When you grow up in a conservative Christian household, and believe for a quarter-century in God’s existence and the resurrection of and salvation through Jesus Christ, you never suppose atheism might be in your future.
Atheism is an idea, a thought: “It seems more likely God is fictional than real.”
I never expected this thought to come along, because, after all, how can you predict your next thought? Or contain it? And after you’ve thought it, how can you “unthink” it?
Christians, my former self included, tend to believe people leave faith behind either A) because something horrible happened to them and they can’t understand why a loving God would allow that or B) because they wish to live a life of “sin”–usually meaning enjoy sex, drugs, or alcohol–without eternal consequences.
A third option is less comfortable and is largely ignored: that someone might simply conclude the arguments for disbelief are more convincing, more reasonable, than religious arguments.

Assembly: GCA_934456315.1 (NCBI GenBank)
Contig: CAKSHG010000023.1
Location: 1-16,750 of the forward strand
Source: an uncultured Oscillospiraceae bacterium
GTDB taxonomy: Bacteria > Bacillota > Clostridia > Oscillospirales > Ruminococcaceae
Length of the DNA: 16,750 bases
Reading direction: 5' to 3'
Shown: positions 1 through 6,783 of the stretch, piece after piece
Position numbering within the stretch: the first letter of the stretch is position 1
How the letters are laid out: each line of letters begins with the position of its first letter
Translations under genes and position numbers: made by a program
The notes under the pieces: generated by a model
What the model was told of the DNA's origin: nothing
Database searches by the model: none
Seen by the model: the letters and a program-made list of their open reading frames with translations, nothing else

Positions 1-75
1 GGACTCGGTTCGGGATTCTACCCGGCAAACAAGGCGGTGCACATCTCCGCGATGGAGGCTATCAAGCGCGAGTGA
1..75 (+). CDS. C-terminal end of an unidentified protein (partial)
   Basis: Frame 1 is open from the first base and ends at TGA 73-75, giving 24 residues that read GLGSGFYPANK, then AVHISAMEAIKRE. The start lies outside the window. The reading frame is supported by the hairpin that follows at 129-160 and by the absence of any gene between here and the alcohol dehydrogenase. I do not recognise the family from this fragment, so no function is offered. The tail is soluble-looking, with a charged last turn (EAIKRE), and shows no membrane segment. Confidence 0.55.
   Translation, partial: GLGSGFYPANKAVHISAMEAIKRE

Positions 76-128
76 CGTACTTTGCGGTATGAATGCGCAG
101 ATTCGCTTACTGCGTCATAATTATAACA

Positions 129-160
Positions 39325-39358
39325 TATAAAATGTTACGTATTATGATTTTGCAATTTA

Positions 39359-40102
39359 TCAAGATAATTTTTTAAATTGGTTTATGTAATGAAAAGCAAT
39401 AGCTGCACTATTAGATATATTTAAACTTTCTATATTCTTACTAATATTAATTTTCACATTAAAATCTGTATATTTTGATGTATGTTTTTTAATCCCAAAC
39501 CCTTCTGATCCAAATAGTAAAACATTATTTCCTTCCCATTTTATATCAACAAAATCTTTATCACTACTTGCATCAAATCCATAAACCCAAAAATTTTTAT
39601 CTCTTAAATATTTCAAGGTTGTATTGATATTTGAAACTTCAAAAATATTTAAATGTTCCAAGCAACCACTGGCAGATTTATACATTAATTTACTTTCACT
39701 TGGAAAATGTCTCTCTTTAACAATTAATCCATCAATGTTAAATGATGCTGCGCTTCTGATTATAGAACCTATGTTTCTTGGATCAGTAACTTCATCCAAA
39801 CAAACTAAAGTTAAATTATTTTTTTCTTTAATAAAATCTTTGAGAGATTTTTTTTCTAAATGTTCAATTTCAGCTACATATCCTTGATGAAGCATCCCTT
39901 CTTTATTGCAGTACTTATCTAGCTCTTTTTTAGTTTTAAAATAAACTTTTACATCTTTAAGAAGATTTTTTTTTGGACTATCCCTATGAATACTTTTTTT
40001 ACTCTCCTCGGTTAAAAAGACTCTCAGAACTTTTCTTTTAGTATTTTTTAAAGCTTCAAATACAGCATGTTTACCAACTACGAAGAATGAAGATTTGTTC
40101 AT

A great deal of thought and reading comes before that conclusion. Obviously, you have to investigate and consider specifically why atheists suppose there is no God–you may have to read some books that will make your pastor go ballistic. This process, for me and I’m sure many others, was long–it took years. This is unlike A or B above, which can likely happen quickly by comparison.
Note that in all three scenarios Christians point to lack of faith as the principal cause. If you’d trusted God’s plan, you wouldn’t have abandoned faith when your spouse died. If you’d been a stronger Christian, you wouldn’t have traded God for sex. Sometimes friends tell me I must not have been a true believer if I was convinced by atheistic arguments.